One hundred years ago, African Americans looked forward to the new twentieth century with mixed feelings of pride and discouragement. On the one hand, they could point to the tremendous progress many of them had made since the end of slavery under the dynamic leadership of Booker T. Washington, whose thriving vocational school, the Tuskegee Institute, was famous throughout the nation. Washington had become the confidant of powerful and influential white Americans, and in 1901 he even dined with President Theodore Roosevelt at the White House. But on the other hand, the majority of white Americans showed little willingness to accept blacks as equals, and in the South segregation was practically institutionalized through the recently enacted Jim Crow laws. It was at this uncertain time that this interesting collection of articles by leading African American citizens was published to address what was then commonly known as "the Negro problem."
Looking back at this synopsis of African American affairs one can get a good sense of both the progress made and the problems yet to be overcome, some of which have still not been fully addressed. Predictably, the collection begins with a piece by Booker T. Washington on the value and purpose of stressing industrial education for black Americans. This is followed by a now-famous article by W. E. B. Du Bois called "The Talented Tenth," in which he argued for the cultivation of an elite corps of black intellectuals who would then work to uplift the African American masses. Though Du Bois later changed his approach, one can see in this article how different his philosophy was from Washington's, a difference that later led to a complete break between the two men. The other contributors are Charles W. Chesnutt, Wilford H. Smith, H. T. Kealing, Paul Laurence Dunbar, and T. Thomas Fortune, who discuss the disenfranchisement of blacks; the broader subject of the law and the rights of African Americans; real versus perceived characteristics of people of color; and outstanding representative black Americans, some famous, others little-known. The collection concludes with a sober assessment of "the Negro's place in American life."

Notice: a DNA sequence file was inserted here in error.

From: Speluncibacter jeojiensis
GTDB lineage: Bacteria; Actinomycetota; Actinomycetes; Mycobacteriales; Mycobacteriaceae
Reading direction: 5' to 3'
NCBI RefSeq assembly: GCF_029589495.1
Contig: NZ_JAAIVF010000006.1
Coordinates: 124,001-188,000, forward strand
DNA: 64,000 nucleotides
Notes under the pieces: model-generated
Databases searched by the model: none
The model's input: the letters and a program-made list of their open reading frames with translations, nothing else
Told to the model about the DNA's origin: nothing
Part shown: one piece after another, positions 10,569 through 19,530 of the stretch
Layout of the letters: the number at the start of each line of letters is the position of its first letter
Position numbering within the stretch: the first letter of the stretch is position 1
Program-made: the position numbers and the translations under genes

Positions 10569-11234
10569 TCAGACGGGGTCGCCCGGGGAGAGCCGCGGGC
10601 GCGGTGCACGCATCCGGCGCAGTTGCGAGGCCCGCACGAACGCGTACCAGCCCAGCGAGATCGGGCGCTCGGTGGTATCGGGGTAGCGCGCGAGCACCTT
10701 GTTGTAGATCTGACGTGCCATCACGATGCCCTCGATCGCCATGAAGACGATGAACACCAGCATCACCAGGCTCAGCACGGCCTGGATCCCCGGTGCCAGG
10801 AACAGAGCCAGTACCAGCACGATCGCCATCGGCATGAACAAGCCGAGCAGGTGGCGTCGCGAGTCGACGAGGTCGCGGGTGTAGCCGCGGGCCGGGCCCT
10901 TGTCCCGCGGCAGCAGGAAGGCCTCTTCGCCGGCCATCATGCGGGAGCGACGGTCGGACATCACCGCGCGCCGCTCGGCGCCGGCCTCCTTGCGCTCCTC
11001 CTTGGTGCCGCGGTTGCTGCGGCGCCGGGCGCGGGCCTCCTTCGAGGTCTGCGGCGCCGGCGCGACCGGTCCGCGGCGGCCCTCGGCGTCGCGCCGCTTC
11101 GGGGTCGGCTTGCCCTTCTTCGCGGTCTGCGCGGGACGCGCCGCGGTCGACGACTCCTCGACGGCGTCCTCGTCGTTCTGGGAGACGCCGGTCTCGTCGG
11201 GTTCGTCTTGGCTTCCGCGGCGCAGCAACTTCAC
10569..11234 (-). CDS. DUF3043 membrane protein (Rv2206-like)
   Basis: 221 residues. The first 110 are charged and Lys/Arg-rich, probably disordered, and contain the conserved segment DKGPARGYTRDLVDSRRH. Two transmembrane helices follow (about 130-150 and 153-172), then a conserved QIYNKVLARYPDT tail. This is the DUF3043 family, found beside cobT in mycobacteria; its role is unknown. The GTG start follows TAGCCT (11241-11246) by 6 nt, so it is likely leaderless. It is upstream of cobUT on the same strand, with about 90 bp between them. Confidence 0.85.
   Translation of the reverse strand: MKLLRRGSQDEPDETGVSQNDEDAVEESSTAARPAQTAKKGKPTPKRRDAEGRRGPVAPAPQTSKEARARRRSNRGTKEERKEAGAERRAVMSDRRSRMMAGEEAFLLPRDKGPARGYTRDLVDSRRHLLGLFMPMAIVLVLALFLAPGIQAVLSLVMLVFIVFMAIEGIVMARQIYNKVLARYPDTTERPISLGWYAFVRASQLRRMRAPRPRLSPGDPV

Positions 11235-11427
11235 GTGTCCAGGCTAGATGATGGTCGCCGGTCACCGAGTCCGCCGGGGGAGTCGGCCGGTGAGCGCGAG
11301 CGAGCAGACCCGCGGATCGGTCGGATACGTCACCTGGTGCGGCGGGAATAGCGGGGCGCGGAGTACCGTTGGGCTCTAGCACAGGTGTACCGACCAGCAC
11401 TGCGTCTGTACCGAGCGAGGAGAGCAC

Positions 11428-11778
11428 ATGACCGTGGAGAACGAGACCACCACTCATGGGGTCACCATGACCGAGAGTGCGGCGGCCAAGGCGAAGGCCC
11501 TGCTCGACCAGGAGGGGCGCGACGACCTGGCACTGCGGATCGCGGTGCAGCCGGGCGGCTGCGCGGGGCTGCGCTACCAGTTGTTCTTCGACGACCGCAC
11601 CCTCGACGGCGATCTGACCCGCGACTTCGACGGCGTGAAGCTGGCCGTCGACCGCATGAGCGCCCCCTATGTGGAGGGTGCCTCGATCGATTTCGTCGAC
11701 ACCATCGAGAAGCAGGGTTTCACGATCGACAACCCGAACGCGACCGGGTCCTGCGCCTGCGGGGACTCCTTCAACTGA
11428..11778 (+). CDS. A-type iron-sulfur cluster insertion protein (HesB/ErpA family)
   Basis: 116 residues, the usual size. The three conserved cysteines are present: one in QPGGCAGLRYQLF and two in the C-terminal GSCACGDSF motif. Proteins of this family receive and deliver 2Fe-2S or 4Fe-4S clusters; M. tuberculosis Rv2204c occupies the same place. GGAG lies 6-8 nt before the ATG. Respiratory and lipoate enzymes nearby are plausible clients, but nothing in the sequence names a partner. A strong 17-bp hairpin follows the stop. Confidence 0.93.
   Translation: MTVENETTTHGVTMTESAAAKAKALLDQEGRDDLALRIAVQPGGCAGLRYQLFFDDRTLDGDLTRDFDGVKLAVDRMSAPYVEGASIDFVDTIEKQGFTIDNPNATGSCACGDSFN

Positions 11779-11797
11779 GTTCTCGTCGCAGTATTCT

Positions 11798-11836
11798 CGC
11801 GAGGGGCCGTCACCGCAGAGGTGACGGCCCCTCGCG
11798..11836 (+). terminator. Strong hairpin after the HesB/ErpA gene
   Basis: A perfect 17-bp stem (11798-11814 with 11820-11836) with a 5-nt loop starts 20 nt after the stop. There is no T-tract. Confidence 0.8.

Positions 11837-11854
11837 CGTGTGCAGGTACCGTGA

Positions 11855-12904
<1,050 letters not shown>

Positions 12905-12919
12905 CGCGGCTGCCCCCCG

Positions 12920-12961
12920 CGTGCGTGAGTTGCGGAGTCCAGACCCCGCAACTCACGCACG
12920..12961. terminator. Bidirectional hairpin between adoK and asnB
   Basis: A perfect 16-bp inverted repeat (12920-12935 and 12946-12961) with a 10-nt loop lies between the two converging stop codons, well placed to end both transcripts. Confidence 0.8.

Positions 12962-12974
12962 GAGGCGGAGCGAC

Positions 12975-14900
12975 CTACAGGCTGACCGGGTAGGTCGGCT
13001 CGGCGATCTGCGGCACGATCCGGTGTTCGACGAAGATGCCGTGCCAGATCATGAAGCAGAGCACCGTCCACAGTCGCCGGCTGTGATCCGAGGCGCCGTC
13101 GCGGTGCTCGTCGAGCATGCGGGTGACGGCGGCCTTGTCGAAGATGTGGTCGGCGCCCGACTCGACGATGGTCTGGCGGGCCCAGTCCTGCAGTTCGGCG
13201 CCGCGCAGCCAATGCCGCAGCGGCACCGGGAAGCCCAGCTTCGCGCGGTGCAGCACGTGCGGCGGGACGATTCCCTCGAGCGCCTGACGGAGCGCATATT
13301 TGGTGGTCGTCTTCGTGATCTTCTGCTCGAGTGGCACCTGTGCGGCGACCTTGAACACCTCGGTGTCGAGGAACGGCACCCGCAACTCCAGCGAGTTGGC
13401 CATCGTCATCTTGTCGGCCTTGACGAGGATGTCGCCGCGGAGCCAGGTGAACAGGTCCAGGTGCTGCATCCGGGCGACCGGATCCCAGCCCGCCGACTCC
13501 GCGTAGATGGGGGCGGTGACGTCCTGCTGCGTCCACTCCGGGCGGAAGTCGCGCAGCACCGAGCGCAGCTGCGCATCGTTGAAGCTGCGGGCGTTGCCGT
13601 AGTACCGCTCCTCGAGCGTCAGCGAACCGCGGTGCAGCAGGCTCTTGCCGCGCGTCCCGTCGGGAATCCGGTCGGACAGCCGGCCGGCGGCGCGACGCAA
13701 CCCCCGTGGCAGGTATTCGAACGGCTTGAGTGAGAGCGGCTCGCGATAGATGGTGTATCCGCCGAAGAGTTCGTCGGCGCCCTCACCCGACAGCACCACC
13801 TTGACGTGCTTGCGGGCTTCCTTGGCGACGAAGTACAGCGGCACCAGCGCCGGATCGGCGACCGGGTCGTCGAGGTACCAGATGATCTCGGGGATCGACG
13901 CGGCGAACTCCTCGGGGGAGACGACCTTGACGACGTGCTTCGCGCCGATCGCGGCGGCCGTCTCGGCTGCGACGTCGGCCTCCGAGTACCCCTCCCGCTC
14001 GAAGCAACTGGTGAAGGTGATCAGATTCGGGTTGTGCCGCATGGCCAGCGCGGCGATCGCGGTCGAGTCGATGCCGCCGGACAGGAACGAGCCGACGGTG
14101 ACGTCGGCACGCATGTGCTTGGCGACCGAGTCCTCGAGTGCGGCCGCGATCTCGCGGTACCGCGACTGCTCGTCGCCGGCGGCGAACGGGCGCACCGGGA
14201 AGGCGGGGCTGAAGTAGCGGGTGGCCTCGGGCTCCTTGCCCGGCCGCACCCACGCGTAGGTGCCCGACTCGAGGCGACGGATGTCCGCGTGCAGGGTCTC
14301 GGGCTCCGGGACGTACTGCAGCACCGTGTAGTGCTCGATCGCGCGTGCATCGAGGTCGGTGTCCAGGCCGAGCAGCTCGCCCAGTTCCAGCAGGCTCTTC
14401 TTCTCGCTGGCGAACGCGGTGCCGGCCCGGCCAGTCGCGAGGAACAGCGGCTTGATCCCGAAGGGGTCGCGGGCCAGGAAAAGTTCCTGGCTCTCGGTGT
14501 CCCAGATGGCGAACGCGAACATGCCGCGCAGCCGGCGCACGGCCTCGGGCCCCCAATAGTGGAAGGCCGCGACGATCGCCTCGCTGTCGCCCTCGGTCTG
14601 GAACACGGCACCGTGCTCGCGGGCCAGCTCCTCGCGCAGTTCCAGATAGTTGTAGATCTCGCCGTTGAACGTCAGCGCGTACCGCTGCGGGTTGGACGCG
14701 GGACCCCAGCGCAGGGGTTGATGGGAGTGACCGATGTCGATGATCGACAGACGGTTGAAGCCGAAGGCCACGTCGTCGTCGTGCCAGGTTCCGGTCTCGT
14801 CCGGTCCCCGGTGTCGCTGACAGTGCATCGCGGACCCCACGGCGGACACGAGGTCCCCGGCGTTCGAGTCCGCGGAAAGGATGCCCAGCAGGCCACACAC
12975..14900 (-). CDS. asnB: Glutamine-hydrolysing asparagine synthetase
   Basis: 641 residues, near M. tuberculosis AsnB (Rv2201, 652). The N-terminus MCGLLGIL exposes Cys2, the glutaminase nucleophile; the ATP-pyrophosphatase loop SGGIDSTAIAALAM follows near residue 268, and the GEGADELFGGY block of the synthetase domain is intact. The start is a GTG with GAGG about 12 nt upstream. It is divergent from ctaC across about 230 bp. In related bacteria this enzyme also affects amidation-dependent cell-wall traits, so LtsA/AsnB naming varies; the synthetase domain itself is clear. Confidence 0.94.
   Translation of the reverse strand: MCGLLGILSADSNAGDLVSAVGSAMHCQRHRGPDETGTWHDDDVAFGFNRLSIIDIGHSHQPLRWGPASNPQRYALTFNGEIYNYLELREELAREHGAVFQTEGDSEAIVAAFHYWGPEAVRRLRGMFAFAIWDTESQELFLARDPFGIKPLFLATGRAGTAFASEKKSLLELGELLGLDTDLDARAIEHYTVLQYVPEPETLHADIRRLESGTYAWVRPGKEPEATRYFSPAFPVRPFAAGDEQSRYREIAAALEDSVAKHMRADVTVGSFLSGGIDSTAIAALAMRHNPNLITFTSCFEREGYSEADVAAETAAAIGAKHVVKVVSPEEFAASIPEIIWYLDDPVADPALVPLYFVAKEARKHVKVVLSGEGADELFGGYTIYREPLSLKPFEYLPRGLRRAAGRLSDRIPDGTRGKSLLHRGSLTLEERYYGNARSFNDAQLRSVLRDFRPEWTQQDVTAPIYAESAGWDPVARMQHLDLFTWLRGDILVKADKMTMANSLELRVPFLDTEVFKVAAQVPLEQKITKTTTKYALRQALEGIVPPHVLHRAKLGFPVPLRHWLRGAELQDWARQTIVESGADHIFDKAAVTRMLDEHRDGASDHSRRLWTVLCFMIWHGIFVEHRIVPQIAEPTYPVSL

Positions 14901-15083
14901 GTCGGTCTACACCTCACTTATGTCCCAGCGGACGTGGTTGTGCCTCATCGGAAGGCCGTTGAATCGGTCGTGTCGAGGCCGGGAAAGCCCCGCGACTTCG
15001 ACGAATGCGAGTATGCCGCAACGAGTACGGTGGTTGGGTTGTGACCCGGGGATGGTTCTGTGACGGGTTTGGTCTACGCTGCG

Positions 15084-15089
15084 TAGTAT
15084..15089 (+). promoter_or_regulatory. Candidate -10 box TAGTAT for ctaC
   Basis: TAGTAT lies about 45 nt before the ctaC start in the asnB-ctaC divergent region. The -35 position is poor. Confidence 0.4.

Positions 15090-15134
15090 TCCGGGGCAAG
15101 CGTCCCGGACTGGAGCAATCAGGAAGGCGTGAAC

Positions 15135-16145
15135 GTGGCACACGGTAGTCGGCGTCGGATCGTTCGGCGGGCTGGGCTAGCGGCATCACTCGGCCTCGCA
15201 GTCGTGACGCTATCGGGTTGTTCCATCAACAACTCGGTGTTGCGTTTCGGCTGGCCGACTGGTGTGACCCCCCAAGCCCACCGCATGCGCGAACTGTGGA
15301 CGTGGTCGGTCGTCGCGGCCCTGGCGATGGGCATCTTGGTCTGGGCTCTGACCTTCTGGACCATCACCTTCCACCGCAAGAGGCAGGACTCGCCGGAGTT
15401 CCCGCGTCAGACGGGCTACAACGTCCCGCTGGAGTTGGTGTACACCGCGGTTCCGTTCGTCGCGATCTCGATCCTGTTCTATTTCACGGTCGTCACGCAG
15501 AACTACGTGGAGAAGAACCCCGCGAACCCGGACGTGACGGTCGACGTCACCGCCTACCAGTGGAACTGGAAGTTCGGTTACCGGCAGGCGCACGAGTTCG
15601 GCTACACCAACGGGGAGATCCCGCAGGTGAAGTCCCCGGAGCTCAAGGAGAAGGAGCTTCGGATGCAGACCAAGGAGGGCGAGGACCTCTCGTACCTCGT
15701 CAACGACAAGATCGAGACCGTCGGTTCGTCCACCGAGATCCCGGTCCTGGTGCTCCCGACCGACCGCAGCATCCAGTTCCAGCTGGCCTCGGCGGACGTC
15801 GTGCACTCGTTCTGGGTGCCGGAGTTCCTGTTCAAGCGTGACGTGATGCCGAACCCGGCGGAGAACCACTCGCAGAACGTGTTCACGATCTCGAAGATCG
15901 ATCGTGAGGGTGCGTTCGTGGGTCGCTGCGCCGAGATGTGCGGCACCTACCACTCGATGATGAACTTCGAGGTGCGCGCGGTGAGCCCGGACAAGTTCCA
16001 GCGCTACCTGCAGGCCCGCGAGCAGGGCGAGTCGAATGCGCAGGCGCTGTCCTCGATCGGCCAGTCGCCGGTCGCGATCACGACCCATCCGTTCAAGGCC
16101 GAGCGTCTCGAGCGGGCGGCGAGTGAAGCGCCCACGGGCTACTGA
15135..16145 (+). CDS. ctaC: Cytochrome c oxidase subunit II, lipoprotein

Issued in the centennial year of its original publication, this new edition of a valuable classic is complemented by an informative introduction by Bernard R. Boxill, professor of philosophy at the University of North Carolina, Chapel Hill.